the rebound settings enough to handle the road at 30mph.
Putting the suspension into “sport” mode made the ride above
30mph smoother but only if I rode the bike “over” the dips and
bumps and not “through” them. Below 30mph the “sport” setting
in “mountain” mode, while still being controlled, was a bit
too rough for my tastes.
One nice side-effect of the 65 mm lowered WESA kit from Wilbers
is in the slow speed handling department. Because of the lower
center of gravity, the usually top-heavy BMW felt much lighter
and was more nimble during slow speed turns.
One thing to keep in mind about the lowered suspension is
that even though in the normal modes you may be able to touch
the ground comfortably, putting the bike into the off-road modes
raises it up an appreciable amount; I’d guess somewhere in the
30 mm range.
I actually showed a vertically challenged friend of mine
the system and while he could touch down with the balls of both
feet comfortably in the normal modes, he was on the very tips
of his toes when in the tallest off-road mode. You should have
seen his eyes as he asked me if the bike would be getting any
A good suspension
makes all the difference in the world on a motorcycle but if
replacing the stock suspension removes some functionality of
the bike, what is the point?
With the Wilbers’ WESA you get to keep all the button pushing
fun associated with BMW’s ESA system combined with the class
leading technology and ride/handling improvements Wilbers is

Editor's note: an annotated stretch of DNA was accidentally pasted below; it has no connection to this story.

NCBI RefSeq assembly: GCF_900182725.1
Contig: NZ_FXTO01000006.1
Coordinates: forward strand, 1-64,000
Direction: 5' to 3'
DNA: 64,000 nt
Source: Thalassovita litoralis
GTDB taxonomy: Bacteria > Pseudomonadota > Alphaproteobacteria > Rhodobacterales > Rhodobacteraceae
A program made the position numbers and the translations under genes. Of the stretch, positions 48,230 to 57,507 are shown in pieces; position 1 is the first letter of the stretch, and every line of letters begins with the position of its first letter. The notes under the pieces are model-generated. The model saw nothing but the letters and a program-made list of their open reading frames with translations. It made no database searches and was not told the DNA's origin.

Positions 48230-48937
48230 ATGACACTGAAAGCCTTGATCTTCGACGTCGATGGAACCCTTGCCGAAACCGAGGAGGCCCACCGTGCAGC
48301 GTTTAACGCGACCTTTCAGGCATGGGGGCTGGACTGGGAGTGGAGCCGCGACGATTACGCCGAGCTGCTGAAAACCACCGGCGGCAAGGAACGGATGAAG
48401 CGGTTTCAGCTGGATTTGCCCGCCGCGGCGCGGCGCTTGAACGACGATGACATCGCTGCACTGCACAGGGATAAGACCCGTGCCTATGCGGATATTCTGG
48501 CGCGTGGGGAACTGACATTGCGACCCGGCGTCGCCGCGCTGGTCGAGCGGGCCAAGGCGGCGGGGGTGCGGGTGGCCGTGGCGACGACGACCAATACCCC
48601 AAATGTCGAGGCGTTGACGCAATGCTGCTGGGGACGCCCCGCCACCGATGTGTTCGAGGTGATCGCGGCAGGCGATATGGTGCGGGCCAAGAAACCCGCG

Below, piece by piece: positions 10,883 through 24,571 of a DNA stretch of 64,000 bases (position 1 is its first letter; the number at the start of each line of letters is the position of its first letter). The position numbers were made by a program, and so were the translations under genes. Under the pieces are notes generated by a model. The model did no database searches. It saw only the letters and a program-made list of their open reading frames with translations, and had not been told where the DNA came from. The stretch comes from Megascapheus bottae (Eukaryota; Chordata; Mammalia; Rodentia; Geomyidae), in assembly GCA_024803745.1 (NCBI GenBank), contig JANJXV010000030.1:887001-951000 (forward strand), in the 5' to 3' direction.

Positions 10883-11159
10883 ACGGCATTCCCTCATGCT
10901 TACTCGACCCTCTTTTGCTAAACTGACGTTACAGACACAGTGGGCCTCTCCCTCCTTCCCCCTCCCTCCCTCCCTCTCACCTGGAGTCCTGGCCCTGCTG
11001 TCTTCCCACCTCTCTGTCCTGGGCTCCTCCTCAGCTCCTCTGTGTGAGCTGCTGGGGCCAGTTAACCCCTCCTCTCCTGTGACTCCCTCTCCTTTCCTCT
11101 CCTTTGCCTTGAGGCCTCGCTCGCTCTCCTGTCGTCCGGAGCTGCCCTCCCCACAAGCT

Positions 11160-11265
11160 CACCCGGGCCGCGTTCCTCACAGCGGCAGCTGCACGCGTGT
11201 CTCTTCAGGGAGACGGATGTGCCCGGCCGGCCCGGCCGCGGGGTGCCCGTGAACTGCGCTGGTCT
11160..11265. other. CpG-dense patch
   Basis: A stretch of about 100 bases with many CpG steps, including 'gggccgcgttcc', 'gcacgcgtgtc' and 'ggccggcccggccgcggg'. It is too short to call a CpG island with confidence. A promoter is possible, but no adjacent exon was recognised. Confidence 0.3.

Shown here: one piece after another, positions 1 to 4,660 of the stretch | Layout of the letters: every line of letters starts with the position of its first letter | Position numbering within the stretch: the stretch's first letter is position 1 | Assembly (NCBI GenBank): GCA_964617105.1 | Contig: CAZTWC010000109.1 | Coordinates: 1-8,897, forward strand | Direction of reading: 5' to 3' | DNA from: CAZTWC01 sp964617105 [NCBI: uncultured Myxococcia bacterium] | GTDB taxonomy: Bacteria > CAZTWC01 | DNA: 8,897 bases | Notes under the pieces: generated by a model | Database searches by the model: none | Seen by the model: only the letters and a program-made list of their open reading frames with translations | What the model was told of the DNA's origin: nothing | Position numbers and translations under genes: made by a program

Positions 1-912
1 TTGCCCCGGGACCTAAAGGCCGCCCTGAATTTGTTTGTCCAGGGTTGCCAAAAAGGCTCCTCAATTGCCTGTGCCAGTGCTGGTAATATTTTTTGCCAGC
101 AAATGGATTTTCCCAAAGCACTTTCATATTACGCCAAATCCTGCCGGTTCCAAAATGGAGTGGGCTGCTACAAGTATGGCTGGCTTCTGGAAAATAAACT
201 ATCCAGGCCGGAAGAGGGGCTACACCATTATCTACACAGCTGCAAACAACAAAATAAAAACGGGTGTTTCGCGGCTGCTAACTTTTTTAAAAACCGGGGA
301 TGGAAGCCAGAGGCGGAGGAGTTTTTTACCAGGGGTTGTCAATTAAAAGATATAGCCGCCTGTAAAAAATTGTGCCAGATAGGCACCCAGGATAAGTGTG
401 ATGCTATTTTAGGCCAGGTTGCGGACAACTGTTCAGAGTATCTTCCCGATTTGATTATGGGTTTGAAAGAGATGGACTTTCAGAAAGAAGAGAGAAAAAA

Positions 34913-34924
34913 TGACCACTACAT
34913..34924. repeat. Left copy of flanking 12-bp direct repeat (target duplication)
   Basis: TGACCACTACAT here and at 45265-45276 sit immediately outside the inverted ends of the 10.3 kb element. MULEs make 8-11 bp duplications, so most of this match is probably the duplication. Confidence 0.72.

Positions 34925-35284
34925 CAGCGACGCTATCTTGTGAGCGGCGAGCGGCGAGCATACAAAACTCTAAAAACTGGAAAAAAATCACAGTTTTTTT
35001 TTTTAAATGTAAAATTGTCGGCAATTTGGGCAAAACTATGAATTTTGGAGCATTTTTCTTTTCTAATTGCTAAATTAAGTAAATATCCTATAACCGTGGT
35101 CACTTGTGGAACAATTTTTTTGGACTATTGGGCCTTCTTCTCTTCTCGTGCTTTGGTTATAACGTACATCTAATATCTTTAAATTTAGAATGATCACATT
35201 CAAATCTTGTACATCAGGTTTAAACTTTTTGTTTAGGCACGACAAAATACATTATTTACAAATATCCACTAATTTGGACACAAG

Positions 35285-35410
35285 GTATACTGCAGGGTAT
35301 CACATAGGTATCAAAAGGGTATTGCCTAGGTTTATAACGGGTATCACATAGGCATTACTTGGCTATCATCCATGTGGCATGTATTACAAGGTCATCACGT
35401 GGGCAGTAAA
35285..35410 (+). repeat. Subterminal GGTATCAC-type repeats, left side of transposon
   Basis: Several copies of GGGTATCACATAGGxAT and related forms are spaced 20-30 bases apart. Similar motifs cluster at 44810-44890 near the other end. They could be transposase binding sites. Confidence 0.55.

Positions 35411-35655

known for; all for a reasonable price of $1,349.00 plus shipping
(more if you want Herman to install them on your bike). You’ll
even get to keep your original shocks in case you want to reinstall
them to sell the bike.
You can learn more about the WESA system at
More on Wilbers Shocks and suspension parts on the
along with a worldwide list of authorized installers.
As a last bit of information, Werner Koch and Benny Wilbers
wrote a book titled “Motorcycle Suspension Technology in Detail”
which you can also get directly from HermanUSA.com.
I was given a copy of the book which everything from how
suspension works to why it sometimes doesn’t, how to optimize
your forks, frames and swing arms, how the chain drive impacts
suspension, to tire technology.
It also covers ways to safely lower your motorcycle and tips
and tricks to setting-up your suspension for track duty. It
is an incredibly detailed book that covers not only Wilbers
suspension but suspension in general.
I highly recommend this for anyone who works on their own
bike or who just wants a more in depth knowledge of how bike
suspension works. The book retails for $25 and can also be found
Editor's Note: Herman is also the North
American distributor for the
Acebikes Steady Stand front wheel chock we reviewed.
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From "D.E." (3/10): "A
"It only makes sense then that Wilbers would be the
manufacturer to overcome the ESA issue"